Advertisement
Browse Subject Areas
?

Click through the PLOS taxonomy to find articles in your field.

For more information about PLOS Subject Areas, click here.

  • Loading metrics

Identification of the potentiating mutations and synergistic epistasis that enabled the evolution of inter-species cooperation

  • Sarah M. Douglas,

    Affiliations Department of Molecular and Cellular Biology, Harvard University, Cambridge, Massachusetts, United States of America, Department of Organismic and Evolutionary Biology, Harvard University, Cambridge, Massachusetts, United States of America

  • Lon M. Chubiz,

    Affiliations Department of Organismic and Evolutionary Biology, Harvard University, Cambridge, Massachusetts, United States of America, Department of Biology, University of Missouri-St. Louis, St. Louis, Missouri, United States of America

  • William R. Harcombe,

    Affiliations Department of Organismic and Evolutionary Biology, Harvard University, Cambridge, Massachusetts, United States of America, Department of Ecology, Evolution, and Behavior, University of Minnesota, St. Paul, Minnesota, United States of America

  • Christopher J. Marx

    cmarx@uidaho.edu

    Affiliations Department of Organismic and Evolutionary Biology, Harvard University, Cambridge, Massachusetts, United States of America, Department of Biological Sciences, University of Idaho, Moscow, Idaho, United States of America, Institute for Bioinformatics and Evolutionary Studies, University of Idaho, Moscow, Idaho, United States of America, Center for Modeling Complex Interactions, University of Idaho, Moscow, Idaho, United States of America

Identification of the potentiating mutations and synergistic epistasis that enabled the evolution of inter-species cooperation

  • Sarah M. Douglas, 
  • Lon M. Chubiz, 
  • William R. Harcombe, 
  • Christopher J. Marx
PLOS
x

Abstract

Microbes often engage in cooperation through releasing biosynthetic compounds required by other species to grow. Given that production of costly biosynthetic metabolites is generally subjected to multiple layers of negative feedback, single mutations may frequently be insufficient to generate cooperative phenotypes. Synergistic epistatic interactions between multiple coordinated changes may thus often underlie the evolution of cooperation through overproduction of metabolites. To test the importance of synergistic mutations in cooperation we used an engineered bacterial consortium of an Escherichia coli methionine auxotroph and Salmonella enterica. S. enterica relies on carbon by-products from E. coli if lactose is the only carbon source. Directly selecting wild-type S. enterica in an environment that favored cooperation through secretion of methionine only once led to a methionine producer, and this producer both took a long time to emerge and was not very effective at cooperating. On the other hand, when an initial selection for resistance of S. enterica to a toxic methionine analog, ethionine, was used, subsequent selection for cooperation with E. coli was rapid, and the resulting double mutants were much more effective at cooperation. We found that potentiating mutations in metJ increase expression of metA, which encodes the first step of methionine biosynthesis. This increase in expression is required for the previously identified actualizing mutations in metA to generate cooperation. This work highlights that where biosynthesis of metabolites involves multiple layers of regulation, significant secretion of those metabolites may require multiple mutations, thereby constraining the evolution of cooperation.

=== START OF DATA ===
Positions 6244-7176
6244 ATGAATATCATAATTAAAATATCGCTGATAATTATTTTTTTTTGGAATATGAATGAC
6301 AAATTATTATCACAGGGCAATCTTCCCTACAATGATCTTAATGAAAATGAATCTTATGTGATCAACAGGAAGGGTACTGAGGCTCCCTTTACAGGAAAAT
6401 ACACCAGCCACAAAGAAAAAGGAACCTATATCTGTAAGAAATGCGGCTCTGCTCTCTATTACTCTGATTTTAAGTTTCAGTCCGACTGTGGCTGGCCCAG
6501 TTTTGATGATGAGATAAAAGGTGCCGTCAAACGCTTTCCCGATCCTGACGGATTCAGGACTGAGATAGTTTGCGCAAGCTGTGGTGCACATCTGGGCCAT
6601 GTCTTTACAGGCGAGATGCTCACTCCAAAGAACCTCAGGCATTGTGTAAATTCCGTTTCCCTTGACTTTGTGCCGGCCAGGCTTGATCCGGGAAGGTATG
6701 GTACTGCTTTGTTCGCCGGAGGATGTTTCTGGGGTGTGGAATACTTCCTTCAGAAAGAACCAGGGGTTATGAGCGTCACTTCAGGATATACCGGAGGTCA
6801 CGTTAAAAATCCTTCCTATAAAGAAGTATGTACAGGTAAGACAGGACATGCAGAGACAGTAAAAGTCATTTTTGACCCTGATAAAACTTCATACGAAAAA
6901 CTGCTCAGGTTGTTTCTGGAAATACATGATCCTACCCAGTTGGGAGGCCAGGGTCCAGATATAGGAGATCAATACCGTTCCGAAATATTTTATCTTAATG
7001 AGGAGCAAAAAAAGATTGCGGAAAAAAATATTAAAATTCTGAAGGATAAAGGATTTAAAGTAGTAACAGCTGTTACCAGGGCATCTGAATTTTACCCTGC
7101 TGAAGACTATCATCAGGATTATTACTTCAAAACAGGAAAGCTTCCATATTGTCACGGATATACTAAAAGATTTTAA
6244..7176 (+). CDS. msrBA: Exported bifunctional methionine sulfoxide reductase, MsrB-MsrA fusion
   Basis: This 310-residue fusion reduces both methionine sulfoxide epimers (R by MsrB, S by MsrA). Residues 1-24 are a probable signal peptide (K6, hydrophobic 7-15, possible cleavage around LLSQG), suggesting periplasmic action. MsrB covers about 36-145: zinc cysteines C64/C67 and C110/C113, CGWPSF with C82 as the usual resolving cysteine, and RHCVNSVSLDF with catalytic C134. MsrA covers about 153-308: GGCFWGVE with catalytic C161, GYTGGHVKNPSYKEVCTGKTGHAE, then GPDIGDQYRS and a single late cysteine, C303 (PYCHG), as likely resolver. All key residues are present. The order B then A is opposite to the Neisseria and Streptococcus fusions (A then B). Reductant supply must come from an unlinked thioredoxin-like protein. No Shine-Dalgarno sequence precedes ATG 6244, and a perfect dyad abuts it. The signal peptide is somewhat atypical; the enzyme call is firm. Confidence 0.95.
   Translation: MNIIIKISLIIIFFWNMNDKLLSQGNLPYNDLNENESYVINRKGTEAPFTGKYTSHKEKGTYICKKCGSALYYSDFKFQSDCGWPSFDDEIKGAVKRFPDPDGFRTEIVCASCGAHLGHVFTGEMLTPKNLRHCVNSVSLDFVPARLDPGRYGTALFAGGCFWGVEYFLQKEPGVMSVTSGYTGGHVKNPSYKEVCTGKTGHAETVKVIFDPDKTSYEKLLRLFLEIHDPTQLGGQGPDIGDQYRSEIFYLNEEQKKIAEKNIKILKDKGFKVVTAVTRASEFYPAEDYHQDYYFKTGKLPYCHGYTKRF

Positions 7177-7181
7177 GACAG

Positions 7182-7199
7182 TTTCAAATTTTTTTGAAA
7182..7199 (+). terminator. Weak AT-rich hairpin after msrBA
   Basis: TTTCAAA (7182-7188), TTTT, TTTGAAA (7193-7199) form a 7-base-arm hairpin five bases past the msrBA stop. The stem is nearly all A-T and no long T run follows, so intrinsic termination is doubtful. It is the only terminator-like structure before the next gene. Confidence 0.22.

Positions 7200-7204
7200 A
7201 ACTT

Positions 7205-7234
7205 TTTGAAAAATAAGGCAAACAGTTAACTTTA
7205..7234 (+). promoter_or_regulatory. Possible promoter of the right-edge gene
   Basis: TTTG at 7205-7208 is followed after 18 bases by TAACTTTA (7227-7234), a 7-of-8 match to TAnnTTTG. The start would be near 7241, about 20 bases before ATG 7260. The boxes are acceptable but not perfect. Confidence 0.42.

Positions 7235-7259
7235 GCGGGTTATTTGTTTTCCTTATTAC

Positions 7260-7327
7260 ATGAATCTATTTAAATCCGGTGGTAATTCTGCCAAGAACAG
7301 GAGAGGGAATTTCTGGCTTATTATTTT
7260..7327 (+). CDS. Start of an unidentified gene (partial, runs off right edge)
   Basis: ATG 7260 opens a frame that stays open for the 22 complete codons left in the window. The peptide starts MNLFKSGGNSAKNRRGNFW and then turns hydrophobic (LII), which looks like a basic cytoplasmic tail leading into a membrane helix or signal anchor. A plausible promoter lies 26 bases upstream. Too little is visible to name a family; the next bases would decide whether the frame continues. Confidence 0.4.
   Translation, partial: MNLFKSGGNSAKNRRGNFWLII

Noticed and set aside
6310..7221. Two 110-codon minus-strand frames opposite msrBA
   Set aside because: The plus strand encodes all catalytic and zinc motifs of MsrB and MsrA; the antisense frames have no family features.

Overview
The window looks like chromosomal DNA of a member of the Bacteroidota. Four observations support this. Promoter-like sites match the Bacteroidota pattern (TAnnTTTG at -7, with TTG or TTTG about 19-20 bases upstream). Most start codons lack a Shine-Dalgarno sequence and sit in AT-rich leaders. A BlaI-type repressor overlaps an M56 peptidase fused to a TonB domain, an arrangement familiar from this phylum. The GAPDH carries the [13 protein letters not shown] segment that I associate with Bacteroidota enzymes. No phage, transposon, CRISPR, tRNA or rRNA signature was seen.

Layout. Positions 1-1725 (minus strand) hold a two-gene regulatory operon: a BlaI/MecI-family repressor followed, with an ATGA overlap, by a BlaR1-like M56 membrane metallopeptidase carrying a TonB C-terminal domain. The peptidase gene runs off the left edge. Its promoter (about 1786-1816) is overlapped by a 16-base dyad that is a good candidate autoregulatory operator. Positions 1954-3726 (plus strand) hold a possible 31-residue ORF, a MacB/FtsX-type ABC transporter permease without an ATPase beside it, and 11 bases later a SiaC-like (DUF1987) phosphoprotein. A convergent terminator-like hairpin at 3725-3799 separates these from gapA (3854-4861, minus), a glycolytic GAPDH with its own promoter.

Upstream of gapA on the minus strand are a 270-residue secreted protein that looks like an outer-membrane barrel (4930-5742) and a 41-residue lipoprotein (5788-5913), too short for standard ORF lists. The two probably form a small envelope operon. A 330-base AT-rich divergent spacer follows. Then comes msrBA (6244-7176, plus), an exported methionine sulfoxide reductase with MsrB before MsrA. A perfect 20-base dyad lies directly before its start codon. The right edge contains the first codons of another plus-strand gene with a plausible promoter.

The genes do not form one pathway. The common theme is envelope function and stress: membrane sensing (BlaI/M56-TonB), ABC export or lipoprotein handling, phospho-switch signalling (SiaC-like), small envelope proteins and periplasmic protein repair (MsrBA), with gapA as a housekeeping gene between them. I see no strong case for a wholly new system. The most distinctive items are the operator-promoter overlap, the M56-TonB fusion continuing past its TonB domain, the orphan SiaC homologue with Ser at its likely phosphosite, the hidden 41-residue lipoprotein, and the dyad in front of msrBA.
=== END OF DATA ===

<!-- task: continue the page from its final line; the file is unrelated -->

Introduction

Resolving the genetic and mechanistic bases of complex biological behaviors within or between cells remains a central challenge in the post-genomic era. The rare and delayed emergence of citrate use in experimentally evolved Escherichia coli has become a classic example of this challenge[14]. This work has pointed to the key role of “potentiation”, an initial mutation(s) that permits evolution of “actualization” through a subsequent mutation that fully allows the complex trait to emerge. Similarly, the early stages of inter-species cooperation may also tend to require multiple mutations. If multiple mutations are required to permit effective exchange of nutrients, how can this trait emerge? There are now many examples of metabolic exchange in natural microbial systems [57], yet the evolutionary events facilitating cooperation remain unclear. Synthetic systems have begun to provide clearer insights into the underlying mutations and mechanisms required for inter-species cooperation[819], but several questions remain. Namely, how do the ordering and functional impact of adaptive mutations impact the emergence of the cooperative phenotype?